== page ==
TUVish musings

One of Shakespeare’s most iconic and charismatic heroes is Henry V. One of his greatest speeches is in Act 3 scene 1 which starts with the words “Once more unto the breach, dear friends, once more;”

Such is the stunning enthusiasm of the TUV election workers that one begins to wonder if Jim Allister has made such a speech to them. The reality is of course that our leader whatever his many qualities is not really a Henry V figure; Allister is highly popular within the TUV, he is a good public speaker, an overwhelming hard worker and also in private a charming and friendly individual. However, he is not a supremely charismatic figure like Paisley. One wonders then how he has motivated a small and new political party to such an extent that in terms of postering and canvassing they are running equal to the UUP and DUP regarding visibility over most of the province. I would submit the reason is not the man but the idea and that is a major problem for the DUP.
The DUP (and indeed most people’s thesis) seems to be that the TUV is Allister’s vehicle to try to get re elected: that is true but it fails to understand its attraction. The DUP frequently attack Allister (which is fair enough) but in doing so I would submit they fail to understand the core nature of his appeal to many unionists.

That the DUP have forgotten that appeal seems bizarre since it is exactly the one which they made to the voters until they went into government. It is the appeal (as TUVists see it) of opposing unrepentant terrorists in government. That was the simple message of the DUP until after St Andrews (and indeed the UUP until Trimble’s leadership). It is a pretty basic and appealing concept to suggest that those who were in many cases involved in what unionists (and others) regard as the criminal activity of the past should not now be in government.

The DUP of course have a number of explanations for being in government with SF. They suggest that SF has changed or indeed been defeated. They also suggest that the current situation is more advantageous to unionists than Direct Rule was or would be. In truth the DUP may have some validity in some of these claims. However, all of this misses the central point to many unionists: that is that they do not agree with their political representatives sharing power with those whom they regard as criminals. Some TUV supporters may be persuadable to support the DUP by appeals to the dangers of vote splitting etc. However, there is a core of people who quite simply do not want their political representatives to participate in government in Stormont with Sinn Fein. To suggest to many such people that the alternative would be worse is actually counter productive: for them there is nothing politically worse than participating in a government with what they see as terrorists. It is that political ideal which I would submit motivates many TUV election workers. As such Jim Allister is merely their figure head: if it was not him they would coalesce around someone else.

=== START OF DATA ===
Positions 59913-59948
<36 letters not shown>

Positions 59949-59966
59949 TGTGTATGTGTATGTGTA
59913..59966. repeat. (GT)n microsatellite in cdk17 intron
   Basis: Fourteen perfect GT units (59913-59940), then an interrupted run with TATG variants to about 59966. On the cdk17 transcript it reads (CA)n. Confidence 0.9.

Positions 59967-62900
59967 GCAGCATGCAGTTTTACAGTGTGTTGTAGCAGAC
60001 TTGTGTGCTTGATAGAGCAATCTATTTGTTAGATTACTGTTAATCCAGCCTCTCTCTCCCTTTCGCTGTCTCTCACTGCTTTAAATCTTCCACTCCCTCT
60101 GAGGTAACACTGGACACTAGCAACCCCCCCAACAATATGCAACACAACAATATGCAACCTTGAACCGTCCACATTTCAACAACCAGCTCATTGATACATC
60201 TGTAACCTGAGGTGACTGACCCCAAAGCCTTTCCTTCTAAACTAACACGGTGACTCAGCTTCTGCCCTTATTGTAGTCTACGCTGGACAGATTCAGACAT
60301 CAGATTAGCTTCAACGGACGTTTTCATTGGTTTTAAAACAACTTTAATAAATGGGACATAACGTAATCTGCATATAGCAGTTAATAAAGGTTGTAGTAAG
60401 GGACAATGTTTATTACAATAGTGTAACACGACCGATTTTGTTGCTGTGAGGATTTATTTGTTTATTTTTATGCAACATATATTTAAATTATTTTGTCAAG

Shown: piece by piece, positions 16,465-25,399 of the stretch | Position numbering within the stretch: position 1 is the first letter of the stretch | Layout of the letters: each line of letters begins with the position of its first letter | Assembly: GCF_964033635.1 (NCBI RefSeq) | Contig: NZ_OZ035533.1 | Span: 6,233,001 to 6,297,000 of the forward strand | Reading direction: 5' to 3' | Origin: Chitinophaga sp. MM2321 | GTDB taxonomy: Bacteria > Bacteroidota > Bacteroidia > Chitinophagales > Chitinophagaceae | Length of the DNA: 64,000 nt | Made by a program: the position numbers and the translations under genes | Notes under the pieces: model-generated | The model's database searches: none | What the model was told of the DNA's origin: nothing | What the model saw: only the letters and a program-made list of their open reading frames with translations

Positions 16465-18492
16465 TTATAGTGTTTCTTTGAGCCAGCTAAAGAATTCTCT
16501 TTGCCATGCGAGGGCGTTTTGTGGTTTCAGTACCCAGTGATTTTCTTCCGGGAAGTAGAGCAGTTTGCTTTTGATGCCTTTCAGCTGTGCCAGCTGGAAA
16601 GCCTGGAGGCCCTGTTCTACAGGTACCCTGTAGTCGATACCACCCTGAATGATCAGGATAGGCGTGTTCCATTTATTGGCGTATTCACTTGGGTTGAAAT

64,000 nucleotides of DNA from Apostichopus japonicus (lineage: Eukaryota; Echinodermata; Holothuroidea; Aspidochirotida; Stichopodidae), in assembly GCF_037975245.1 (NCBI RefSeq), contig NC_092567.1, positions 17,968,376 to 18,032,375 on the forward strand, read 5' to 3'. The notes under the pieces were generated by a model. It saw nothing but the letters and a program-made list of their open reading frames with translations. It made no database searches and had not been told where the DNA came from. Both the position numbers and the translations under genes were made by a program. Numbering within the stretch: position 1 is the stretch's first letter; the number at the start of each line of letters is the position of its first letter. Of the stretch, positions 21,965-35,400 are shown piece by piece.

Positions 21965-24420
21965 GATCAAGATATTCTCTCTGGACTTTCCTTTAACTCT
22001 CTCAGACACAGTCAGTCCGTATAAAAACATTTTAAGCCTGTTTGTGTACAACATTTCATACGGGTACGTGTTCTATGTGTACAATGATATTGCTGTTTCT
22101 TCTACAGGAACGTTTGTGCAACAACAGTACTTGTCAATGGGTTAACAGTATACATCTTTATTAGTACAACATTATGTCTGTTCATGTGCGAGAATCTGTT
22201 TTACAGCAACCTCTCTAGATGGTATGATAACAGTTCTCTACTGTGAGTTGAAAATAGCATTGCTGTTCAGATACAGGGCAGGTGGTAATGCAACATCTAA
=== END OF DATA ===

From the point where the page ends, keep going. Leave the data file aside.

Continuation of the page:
There are of course other reasons why people may vote for Allister: it may be a protest vote against the current Stormont and Allister could scarcely ask for a better script that the current expenses saga to promote protest voting. In addition the current economic problems may promote protest voting. Some may feel that a shot across the DUP’s bows will help prevent any further planned concessions. A few may be willing to support power sharing with SF in certain circumstances (though probably not many). However, at the core of the TUV vote, I would submit is the objection to the current political deal and a desire to replace it.

The size of Allister’s constituency is completely unclear: I have always avoided making any predictions as I do not know how big it is; I see Jim Allister is also refusing to predict anything. I am reliably informed that a BBC journalist asked Jim Allister if he thought he could save his deposit when he put in his nomination papers. The truth is no one knows the size of the potential TUV constituency. One might suggest that the largely Belfast based media types are amongst the most poorly equiped to even guess at its size. People in Northern Ireland are notoriously reticient about admitting their political allegiances, especially if it they are quite hard line and even more so if they are admitting their views to a journalist. In addition members of the media spend relatively less time outside the Belfast “Pale” and it is out there amongst the large unionist constituencies in North and East Antrim, East Londonderry and Lagan Valley along with out here amid the dreary steeples where most TUVists are suspected to lurk. How these people are going to vote no one really knows until the votes are counted. However, I note that the predictions elsewhere have been rising recently and I have not noticed anyone ask Allister recently if he thinks he can save his deposit. Whatever happens, however, the TUVists seem willing to work themselves half to death for this election. If they fail they will politically “Close the wall up with our English dead” (well mainly not actually English but you get the idea). Defeat, if they do suffer it will not be for want of trying.

This author has not written a biography and will not be writing one.